Whither the first love which brought us together for freedom?
Once upon a time a people lived under one of the most brutal, inhuman, exploitative, dictatorial and divisive regimes Africa has ever known in its modern history. It killed, raped, tortured, plundered, imprisoned, humiliated, bullied, threatened and massacred opponents, perceived opponents, non-Gambians and diehard supporters. It was a despicable reign of terror, presided over by an enfant terrible who first masqueraded as a Moses but a soi-disant one. Through transactional leadership, divide and rule tactics, carrot-and-stick methods, sophisticated and unscrupulous spy network, high dose of injected fear and intimidation and ever ready sons of the soil murderers, the regime and the Frankenstein monster survived a harrowing, devastating and monstrous 22 even years.
In spite of the fear filled, murderous, choking environment infested by the dreaded and ubiquitous NIA, and all the deadly attendant risks, there were groups of courageous men and women, youth and children, home and abroad, who banded and bonded, actuated by nothing but the desire for freedom and life of dignity and respect, to oppose and fight for democracy. Their differences mattered less. They had their eyes on the common goal. They sacrificed whatever they had; used whatever was in their hands; campaigned together at great personal costs.
They endured imprisonment, torture, privation, exile, property confiscations, humiliation, death, dismissals, and everything ugly and dehumanizing. Some fell or betrayed along the way. Some joined the oppressors and sold their former fellow freedom fighters for positions. But the majority trudged on, never parting company or losing sight of the common good. In partnership with the oppressed masses, traumatised already but highly galvanised and prepared, the Walls of Jericho came tumbling and the Davids, armed with marbles, brought Goliath to his knees in shame. The history of a once feared village warrior and quack herbalist and his marauding henchmen, came to an abrupt end.
Unity, solidarity, fellow feeling as oppressed people, shared history and suffering , commonness of purpose, singularity of vision, “same enemy” objective and desire to live dignified, self-fulfilling and democratic lives catalysed the people. Who wants to live in a golden cage?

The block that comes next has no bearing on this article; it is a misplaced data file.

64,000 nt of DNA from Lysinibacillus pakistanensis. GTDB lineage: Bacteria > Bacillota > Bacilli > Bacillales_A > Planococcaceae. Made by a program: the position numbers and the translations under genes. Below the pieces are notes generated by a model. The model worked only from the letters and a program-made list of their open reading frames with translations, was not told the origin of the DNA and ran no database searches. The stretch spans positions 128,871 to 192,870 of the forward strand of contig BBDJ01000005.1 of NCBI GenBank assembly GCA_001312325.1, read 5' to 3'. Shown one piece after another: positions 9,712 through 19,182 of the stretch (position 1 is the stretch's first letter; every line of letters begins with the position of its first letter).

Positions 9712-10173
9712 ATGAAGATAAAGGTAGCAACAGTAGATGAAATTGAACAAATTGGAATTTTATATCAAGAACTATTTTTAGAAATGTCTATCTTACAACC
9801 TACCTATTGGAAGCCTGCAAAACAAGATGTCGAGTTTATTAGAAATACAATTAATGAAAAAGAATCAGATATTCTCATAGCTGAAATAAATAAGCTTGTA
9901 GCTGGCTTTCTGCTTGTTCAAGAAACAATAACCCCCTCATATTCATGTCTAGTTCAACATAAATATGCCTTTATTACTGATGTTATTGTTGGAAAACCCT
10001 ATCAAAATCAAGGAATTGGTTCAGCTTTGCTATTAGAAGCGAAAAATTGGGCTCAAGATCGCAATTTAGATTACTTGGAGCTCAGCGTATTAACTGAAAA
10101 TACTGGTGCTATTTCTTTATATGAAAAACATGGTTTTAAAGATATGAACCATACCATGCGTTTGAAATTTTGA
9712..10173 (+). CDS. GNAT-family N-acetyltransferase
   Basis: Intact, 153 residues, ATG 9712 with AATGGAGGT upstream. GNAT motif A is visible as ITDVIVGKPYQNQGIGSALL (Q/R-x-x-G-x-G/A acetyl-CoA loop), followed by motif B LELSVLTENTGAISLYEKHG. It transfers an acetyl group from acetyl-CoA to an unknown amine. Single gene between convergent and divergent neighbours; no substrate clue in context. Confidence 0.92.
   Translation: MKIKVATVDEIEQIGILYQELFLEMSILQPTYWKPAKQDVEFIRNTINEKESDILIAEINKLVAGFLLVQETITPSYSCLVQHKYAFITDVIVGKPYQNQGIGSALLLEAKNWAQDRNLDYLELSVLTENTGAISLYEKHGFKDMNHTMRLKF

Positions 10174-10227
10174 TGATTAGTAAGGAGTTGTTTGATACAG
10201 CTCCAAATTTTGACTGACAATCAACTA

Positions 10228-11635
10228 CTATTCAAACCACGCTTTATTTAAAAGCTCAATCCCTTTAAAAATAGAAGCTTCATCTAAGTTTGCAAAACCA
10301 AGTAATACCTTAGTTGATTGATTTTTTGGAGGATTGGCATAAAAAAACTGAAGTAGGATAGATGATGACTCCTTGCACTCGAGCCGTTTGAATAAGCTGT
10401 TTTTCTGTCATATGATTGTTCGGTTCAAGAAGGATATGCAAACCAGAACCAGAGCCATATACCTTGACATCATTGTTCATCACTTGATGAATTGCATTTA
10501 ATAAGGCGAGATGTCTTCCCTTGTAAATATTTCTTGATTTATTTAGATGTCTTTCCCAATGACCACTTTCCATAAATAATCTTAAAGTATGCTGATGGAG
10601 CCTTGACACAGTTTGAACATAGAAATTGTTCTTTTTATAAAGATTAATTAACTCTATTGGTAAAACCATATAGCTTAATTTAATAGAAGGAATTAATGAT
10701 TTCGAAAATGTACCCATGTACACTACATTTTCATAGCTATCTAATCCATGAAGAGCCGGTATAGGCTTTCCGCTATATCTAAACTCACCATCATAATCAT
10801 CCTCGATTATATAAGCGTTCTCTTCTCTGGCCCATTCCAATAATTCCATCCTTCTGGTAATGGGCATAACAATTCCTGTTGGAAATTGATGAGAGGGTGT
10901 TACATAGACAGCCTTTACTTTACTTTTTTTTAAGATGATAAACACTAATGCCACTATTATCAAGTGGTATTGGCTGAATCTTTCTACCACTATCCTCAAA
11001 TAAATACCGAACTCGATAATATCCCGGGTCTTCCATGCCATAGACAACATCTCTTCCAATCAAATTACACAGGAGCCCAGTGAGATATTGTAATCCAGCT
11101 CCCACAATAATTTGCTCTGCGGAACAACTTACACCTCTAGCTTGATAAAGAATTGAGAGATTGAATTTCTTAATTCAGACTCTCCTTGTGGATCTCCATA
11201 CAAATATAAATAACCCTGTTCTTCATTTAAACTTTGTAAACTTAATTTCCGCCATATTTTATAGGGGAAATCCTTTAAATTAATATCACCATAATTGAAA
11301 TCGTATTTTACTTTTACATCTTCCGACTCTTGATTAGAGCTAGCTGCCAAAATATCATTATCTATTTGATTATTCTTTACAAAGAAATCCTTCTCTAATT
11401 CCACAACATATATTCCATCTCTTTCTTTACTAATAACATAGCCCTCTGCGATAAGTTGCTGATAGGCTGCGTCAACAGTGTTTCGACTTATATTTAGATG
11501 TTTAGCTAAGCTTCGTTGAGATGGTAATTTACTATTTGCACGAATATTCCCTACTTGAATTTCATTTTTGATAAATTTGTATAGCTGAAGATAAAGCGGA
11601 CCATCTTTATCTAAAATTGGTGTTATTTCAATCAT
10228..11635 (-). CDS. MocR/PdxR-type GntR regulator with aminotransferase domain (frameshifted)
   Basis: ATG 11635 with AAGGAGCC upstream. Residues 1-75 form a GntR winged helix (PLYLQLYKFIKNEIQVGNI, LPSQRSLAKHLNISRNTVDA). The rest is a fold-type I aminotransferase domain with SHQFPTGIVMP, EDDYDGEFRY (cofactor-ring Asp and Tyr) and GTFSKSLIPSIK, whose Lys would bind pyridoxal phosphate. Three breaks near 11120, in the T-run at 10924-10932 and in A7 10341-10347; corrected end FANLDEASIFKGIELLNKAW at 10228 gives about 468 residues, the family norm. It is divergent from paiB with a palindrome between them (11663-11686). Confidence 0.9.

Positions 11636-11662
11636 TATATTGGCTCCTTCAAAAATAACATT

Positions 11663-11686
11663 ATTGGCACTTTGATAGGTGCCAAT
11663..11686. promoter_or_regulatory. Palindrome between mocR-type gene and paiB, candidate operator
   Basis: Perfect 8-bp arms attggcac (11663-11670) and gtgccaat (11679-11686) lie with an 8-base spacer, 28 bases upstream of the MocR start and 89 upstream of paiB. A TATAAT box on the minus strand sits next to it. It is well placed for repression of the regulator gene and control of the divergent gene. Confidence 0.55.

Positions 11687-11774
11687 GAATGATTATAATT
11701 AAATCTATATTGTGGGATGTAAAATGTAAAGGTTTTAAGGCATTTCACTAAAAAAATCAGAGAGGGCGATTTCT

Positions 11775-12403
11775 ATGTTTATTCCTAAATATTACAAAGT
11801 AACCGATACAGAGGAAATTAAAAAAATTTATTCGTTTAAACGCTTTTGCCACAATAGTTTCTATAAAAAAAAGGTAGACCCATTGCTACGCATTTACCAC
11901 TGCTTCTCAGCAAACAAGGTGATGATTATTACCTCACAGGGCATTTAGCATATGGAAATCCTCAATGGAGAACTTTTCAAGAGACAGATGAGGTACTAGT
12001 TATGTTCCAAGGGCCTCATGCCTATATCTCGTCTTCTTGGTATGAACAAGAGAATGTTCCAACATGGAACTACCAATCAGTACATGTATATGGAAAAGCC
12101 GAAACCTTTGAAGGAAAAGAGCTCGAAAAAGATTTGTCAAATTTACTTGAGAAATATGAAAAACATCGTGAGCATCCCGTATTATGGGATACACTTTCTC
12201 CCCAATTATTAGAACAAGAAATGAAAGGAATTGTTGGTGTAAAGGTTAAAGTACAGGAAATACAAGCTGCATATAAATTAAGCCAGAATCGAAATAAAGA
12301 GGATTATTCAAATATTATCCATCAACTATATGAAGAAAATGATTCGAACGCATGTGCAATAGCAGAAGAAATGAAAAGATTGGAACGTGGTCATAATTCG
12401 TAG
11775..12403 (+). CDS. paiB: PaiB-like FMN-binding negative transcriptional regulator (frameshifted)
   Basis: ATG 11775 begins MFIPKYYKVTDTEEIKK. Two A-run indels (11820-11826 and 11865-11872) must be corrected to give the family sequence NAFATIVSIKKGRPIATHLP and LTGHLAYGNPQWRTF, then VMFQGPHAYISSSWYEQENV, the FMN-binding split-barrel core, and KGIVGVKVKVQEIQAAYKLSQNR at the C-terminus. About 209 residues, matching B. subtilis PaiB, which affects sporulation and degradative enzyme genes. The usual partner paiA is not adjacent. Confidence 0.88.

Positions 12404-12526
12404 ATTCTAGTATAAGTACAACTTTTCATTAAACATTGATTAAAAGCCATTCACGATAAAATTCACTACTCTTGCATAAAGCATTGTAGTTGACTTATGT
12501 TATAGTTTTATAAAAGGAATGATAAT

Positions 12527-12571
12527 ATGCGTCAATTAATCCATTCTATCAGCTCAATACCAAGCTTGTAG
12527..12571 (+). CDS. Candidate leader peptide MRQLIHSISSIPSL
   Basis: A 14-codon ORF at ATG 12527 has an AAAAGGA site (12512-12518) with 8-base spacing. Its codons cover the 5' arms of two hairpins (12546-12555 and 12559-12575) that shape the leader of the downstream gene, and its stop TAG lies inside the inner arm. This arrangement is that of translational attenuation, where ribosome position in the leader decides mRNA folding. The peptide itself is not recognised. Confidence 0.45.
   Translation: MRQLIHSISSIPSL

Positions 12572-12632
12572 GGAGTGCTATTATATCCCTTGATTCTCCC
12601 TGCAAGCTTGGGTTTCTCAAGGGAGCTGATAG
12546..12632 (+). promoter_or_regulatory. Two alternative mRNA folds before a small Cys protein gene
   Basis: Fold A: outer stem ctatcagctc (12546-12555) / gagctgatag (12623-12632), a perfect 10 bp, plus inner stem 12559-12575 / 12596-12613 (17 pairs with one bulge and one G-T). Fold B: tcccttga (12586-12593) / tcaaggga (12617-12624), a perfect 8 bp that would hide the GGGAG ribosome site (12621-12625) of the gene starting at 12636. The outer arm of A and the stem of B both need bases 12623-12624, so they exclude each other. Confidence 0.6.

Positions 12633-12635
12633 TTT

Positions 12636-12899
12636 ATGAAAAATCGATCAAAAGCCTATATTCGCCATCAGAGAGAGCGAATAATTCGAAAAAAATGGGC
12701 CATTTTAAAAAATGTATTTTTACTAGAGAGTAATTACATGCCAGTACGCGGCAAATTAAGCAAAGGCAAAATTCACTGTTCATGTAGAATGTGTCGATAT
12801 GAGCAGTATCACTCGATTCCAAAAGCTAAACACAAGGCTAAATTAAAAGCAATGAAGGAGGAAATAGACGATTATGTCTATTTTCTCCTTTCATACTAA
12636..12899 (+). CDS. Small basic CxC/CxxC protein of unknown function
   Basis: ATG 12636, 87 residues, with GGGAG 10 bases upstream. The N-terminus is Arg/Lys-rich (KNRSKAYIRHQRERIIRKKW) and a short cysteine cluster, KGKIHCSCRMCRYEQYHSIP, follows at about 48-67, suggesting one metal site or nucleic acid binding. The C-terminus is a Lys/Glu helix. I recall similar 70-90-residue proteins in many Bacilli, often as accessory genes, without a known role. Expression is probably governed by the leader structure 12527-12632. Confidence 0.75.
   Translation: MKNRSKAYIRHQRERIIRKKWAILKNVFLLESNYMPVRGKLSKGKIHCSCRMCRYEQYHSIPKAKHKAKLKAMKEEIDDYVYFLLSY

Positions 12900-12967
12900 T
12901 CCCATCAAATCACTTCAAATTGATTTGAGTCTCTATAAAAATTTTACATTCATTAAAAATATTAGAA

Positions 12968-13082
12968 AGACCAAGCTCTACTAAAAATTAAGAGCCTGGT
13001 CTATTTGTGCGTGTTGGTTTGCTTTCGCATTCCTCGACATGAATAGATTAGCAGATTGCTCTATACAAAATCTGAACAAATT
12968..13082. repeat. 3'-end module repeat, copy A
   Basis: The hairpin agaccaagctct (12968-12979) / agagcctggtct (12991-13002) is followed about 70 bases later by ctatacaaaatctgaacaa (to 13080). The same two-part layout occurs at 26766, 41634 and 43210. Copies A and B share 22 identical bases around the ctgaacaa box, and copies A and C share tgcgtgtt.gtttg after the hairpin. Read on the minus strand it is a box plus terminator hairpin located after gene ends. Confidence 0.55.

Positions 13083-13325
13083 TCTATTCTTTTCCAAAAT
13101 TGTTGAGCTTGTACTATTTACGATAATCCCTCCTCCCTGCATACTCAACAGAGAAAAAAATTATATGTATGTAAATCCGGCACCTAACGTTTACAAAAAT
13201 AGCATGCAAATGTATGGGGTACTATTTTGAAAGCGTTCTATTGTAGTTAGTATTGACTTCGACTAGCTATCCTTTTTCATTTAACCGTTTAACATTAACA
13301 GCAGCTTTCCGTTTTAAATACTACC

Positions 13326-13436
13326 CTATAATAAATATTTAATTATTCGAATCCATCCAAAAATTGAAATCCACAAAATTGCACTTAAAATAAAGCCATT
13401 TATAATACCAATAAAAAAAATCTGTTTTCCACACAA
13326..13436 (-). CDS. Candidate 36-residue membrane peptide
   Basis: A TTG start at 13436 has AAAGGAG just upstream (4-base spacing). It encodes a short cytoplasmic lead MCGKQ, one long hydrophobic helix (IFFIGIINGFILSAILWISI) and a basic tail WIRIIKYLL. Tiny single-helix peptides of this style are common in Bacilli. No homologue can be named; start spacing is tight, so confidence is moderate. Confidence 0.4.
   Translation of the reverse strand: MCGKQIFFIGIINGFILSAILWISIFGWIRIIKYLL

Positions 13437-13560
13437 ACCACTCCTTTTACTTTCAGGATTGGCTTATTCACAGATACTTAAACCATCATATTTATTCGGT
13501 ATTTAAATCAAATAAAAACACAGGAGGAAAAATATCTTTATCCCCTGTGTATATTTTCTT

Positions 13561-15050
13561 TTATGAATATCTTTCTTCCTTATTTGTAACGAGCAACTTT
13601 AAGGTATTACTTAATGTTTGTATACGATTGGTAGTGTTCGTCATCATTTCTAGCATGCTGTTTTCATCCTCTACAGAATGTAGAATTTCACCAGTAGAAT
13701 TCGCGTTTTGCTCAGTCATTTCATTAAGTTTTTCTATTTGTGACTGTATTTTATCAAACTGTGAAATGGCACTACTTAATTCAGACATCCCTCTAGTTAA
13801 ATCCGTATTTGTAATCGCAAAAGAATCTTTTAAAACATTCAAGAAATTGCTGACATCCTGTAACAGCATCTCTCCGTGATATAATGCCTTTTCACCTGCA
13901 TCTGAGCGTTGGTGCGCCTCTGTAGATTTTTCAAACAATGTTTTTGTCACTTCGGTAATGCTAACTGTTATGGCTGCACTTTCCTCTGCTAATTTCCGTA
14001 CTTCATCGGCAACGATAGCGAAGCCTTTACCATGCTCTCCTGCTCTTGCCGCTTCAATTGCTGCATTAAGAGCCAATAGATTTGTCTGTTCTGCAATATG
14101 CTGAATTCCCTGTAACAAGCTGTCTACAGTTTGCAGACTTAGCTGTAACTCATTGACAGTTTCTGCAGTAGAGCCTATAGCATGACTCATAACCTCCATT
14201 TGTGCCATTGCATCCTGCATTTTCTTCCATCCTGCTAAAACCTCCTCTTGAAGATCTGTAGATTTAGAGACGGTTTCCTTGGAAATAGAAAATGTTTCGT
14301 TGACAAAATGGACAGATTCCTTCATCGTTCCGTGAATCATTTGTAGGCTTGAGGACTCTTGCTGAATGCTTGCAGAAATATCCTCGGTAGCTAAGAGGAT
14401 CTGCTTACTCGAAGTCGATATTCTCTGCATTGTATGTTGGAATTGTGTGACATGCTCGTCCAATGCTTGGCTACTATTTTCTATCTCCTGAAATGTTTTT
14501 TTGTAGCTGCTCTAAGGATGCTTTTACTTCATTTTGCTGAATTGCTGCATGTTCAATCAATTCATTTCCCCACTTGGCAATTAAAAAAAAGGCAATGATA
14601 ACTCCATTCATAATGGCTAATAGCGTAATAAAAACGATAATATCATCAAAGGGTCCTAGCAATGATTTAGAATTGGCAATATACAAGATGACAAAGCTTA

But the euphoria, to all intents and purposes, was short-lived. The united camp that drove out a Goliath with all the instruments of torture at his disposal and at cost to life and limb, is now various opposing factions, engaged in cut-throat hostility. What brought them together is now their own seed of discord. It is a miniature Southern Sudan playing out on Facebook though. On Facebook, the virtual world. Multiple groups of Gladiators, armed to the teeth, ready to gorge out each other’s eyes.
Suddenly there is what Paulo Freire calls “fear of freedom”. The once oppressed people are now denying to each other that which they all so gallantly fought to repossess. The oppressed are becoming each other’s oppressors, resorting to the former oppressor’s tactics and methods. They that hated and fought against violations of human rights, intolerance to dissenting opinions, lack of transparency and accountability, seem to dislike the same for each other or rather now find these as anathema. Each thinks that the other group is hell-bent on destroying its “hard-fought” and “hard-won” prize, the repossession of freedom. Shadowboxing; which is as drenching as it is dehydrating. The winner will be the old oppressor unless the proxy war stops.
Democracy strives in dissent but matures to fruition in toleration or tolerance, that respect for the most repugnant, obnoxious opinion or idea; the acceptance that infallibility is not the preserve of humans; that willingness to subject oneself to scrutiny without flapping or being touchy or irascible. A democratic person must adhere to democratic tenets and values, willy-nilly. There cannot be any dissonance between the person and these values. Disagreements we should have for we have different horizons and not just one “truth”. We can avoid being disagreeable. That is a choice we have.
As it was at the beginning, so it could be now too: a common objective to expand and enlarge the frontiers of freedoms and rights, to stand up for what is right, to have a responsible government, to ensure all live in dignity and free from fear, to hold each other accountable, to entrench constitutionalism and the rule of law and to always be fighting on the side of the oppressed.
Securing rights is an everyday struggle, for oneself and others, against the excesses of oneself, others and the State. A luta continua.